GitHub User: henkm
thanks, helped me a lot. +1
I'd like to see that tutorial too.
I've been trying out turbolinks and pjax several times and almost every time I disabled it after a while. It does feel faster and in fact is faster, but you'll have to come up with work arounds for some small problems every time. And you'll have this constant worry: will this still work for my IE8 users? Frankly, this approach just feels a bit icky to me, mostly because I feel less in control of what is going on.
Wow, this is great. I usually use apache+passenger and a MySQL database. Tried to read up on the differences and benchmarks, but it's still not clear to me: is it just a matter of personal preference or is this setup (postgres, nginx, unicorn) really faster/better?
Great cast. Think I like this solution better than thinking sphinx. Is it also better?
Also: writing your own controller action for generating the manifest file, makes it possible to generate a list of all the possible html-files the user may wish to see offline:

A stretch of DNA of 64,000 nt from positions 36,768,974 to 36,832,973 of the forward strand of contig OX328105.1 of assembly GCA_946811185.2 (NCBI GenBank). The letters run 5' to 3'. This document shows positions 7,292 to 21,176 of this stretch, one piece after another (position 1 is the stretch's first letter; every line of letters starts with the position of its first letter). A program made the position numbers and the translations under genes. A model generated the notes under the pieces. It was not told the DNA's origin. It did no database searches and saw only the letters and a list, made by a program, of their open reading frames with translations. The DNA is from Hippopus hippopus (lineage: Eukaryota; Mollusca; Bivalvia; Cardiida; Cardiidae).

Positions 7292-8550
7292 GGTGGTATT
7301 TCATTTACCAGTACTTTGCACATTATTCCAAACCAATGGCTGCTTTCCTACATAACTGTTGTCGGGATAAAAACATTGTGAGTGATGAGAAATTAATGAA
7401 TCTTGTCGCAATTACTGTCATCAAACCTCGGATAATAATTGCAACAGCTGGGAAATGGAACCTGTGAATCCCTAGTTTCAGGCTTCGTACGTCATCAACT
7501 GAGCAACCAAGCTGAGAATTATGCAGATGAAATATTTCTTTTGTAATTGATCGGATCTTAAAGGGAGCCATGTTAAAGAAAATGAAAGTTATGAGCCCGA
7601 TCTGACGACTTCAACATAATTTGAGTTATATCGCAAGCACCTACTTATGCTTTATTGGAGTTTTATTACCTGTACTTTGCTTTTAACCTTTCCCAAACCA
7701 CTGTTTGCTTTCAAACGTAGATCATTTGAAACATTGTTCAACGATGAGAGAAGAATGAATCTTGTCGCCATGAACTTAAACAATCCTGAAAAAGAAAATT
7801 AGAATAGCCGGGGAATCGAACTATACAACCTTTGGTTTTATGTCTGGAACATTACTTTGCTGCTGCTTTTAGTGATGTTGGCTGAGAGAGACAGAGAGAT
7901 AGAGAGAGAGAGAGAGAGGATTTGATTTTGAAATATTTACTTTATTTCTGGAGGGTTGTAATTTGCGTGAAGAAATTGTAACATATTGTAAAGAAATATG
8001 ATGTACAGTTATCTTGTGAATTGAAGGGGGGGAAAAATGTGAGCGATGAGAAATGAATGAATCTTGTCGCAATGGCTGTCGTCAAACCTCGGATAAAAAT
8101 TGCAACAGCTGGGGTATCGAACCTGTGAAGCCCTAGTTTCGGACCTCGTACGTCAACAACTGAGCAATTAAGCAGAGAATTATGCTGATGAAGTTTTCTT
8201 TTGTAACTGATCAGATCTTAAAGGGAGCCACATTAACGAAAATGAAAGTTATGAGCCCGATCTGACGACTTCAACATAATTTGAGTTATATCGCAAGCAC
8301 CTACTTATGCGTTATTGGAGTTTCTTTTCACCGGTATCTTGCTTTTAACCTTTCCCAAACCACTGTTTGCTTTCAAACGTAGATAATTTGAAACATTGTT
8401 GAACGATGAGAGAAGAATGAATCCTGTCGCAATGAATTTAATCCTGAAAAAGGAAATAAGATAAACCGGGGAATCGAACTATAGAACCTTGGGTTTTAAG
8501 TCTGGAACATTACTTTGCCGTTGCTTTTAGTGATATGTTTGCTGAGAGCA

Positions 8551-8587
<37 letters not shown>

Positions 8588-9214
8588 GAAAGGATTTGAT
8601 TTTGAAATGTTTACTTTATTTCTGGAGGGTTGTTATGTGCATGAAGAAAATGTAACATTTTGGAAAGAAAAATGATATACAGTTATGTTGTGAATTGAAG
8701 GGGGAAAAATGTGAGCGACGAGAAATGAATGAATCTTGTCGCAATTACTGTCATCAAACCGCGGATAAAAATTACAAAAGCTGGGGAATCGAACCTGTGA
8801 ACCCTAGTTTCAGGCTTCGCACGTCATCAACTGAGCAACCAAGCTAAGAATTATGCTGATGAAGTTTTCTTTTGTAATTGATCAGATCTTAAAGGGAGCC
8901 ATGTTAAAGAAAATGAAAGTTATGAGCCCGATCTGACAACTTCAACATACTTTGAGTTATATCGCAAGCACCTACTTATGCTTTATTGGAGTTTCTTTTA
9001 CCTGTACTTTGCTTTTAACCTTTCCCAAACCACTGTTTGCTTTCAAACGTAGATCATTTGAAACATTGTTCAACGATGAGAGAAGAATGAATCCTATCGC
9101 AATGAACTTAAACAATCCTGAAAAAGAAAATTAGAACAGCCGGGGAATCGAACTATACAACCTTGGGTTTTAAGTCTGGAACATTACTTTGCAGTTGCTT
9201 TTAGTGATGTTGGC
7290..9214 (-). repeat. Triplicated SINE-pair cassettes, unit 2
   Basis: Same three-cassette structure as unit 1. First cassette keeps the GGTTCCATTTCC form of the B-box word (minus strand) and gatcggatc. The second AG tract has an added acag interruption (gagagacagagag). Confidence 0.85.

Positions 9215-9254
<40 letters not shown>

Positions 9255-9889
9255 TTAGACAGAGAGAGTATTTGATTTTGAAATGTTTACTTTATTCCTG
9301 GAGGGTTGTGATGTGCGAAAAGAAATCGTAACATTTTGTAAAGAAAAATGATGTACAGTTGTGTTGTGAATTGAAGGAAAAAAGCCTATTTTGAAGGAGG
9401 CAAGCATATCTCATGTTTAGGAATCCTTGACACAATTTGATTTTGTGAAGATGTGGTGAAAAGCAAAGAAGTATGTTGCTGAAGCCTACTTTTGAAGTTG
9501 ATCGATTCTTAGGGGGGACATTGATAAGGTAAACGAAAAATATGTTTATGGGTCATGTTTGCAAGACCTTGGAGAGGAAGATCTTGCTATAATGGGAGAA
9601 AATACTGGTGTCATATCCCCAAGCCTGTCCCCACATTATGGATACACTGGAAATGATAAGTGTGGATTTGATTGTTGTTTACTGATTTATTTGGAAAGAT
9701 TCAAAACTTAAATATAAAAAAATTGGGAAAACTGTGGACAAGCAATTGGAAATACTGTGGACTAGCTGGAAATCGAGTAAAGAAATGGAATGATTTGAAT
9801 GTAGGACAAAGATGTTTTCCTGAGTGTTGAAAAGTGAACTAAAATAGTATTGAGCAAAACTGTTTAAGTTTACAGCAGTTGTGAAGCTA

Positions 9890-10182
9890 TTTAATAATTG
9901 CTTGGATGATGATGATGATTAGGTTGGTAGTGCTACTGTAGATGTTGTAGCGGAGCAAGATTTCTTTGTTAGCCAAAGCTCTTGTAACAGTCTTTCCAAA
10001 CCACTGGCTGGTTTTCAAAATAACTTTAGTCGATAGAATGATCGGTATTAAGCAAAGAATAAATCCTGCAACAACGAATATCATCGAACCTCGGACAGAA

I'm happy with this solution. But I guess it won't be possible doing this if each user has a pretty big collection of records and files.
Thanks for the write up. I find that the rack-offline gem is good, but doesn't really fit my needs. I want the complete app to be available offline for a certain user (including all the users assets - thumbnails - saved with paperclip).
I've created a CacheManifest controller and model which loads a manifest with CacheManifestItems (another model) for each logged in user. If the user changes one of its files, the manifest get's updated the next time the user loads a page.
This works great: the entire app is available offline.
I've tried to use this technique to also add new items, if they don't exist yet. Ryan Bates came up with a great idea and I used it like this:
Great tutorial (as always) and great plugin.